Saturday, August 24, 2013, 1:13pm Report to Moderator Report to Moderator

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no wonder TC works to revlice us too..


Being here is invaluable, but not enough. We need ALL the Doctors. I needed them for a very small cancer spot-I could never feel!!! Please do your mammograms! Doing so saved me from cancer later on. I am grateful! Thanks for learning from my experience! I was lucky! I wish the same for YOU!
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RedLilac
Saturday, August 24, 2013, 1:28pm Report to Moderator Report to Moderator

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How do we know if the rice we purchase in the store is the Indica variety?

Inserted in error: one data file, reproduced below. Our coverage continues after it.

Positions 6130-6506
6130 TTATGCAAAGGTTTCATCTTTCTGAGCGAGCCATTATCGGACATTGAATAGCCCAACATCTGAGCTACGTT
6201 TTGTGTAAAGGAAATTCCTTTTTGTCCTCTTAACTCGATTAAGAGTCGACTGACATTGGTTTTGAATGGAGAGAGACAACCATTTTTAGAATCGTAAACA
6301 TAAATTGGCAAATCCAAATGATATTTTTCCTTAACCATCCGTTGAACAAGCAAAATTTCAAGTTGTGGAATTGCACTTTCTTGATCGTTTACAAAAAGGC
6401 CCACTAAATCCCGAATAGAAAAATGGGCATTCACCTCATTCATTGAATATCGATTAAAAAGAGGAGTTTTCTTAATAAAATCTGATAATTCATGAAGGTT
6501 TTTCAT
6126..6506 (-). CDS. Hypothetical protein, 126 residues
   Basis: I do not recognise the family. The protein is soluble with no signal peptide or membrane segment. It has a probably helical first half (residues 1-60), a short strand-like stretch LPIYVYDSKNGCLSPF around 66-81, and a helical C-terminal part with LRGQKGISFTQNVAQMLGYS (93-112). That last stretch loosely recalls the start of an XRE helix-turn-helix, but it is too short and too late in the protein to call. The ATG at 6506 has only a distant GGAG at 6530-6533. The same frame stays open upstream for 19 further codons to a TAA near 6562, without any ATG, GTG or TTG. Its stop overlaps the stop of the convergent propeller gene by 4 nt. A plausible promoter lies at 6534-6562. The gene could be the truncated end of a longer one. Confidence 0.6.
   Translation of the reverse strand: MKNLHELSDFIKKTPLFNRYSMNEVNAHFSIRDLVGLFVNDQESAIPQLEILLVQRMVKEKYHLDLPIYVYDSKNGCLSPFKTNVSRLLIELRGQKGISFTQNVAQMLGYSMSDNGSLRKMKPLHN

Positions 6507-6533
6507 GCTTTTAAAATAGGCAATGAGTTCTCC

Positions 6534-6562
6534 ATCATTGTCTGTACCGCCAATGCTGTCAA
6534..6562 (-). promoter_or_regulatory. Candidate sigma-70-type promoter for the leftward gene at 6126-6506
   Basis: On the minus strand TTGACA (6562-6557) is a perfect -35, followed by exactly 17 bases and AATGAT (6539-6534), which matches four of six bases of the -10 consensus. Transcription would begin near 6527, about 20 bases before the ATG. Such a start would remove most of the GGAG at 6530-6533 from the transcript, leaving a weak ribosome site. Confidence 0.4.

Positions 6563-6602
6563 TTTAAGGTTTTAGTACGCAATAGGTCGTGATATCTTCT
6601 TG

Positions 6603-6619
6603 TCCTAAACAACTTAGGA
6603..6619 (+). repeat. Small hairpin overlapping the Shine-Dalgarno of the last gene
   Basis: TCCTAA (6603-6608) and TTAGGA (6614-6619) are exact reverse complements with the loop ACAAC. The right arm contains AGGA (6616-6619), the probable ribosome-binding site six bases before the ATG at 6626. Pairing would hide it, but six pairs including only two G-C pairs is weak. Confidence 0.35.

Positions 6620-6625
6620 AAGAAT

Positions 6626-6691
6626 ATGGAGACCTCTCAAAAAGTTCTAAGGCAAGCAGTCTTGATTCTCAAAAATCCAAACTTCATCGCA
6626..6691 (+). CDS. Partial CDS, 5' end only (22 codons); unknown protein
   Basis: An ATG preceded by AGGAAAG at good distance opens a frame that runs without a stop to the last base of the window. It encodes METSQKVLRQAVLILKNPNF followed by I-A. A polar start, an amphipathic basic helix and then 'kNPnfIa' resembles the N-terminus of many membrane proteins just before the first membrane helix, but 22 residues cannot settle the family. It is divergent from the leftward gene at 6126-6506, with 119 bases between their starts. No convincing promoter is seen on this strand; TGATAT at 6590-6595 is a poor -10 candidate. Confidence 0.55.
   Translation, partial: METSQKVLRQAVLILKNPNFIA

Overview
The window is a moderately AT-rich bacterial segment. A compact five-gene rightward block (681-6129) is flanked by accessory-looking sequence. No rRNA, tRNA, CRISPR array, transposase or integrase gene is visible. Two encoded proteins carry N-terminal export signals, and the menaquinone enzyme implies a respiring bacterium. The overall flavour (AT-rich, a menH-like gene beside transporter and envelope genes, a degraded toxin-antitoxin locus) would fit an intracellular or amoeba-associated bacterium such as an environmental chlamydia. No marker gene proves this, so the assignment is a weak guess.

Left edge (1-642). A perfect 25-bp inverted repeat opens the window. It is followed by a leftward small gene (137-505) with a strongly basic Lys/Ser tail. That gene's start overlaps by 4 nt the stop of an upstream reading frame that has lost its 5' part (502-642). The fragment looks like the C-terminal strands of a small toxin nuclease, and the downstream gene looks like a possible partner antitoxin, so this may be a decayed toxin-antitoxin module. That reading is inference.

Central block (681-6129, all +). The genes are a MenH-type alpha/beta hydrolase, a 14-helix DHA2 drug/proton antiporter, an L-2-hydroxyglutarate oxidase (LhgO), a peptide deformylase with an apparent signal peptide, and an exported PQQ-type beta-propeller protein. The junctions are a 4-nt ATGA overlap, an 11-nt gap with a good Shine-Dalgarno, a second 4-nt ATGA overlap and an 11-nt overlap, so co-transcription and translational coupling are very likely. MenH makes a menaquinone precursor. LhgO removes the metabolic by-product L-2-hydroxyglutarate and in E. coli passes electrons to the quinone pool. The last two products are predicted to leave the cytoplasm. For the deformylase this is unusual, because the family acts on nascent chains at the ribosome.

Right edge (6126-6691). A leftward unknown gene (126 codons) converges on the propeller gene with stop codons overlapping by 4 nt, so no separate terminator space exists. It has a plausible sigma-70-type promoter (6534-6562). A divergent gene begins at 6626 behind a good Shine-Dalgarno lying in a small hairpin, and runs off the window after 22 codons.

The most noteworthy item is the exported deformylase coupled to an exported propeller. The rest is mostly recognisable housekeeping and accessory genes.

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Revised from Arlene B- NonSec to RedLilac on 3/31/06
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C_Sharp
Saturday, August 24, 2013, 2:43pm Report to Moderator Report to Moderator

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Quoted from RedLilac
How do we know if the rice we purchase in the store is the Indica variety?


If you are buying a variety of long grain rice (for instance basmati) it probably an Indica rice.

As the name implies it is from the Indian subcontinent and is the primary rice grown there. This is in contrast to japonica rice which are short grain rice varieties that originated from Japan and tend to be the common rice there.



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Lloyd
Saturday, August 24, 2013, 2:48pm Report to Moderator Report to Moderator

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No one complaining because it is a GMO?  

Quoted Text
scientists have successfully produced a genetically modified form of rice that can survive drought, high salinity and temperature changes better than its traditional counterparts can.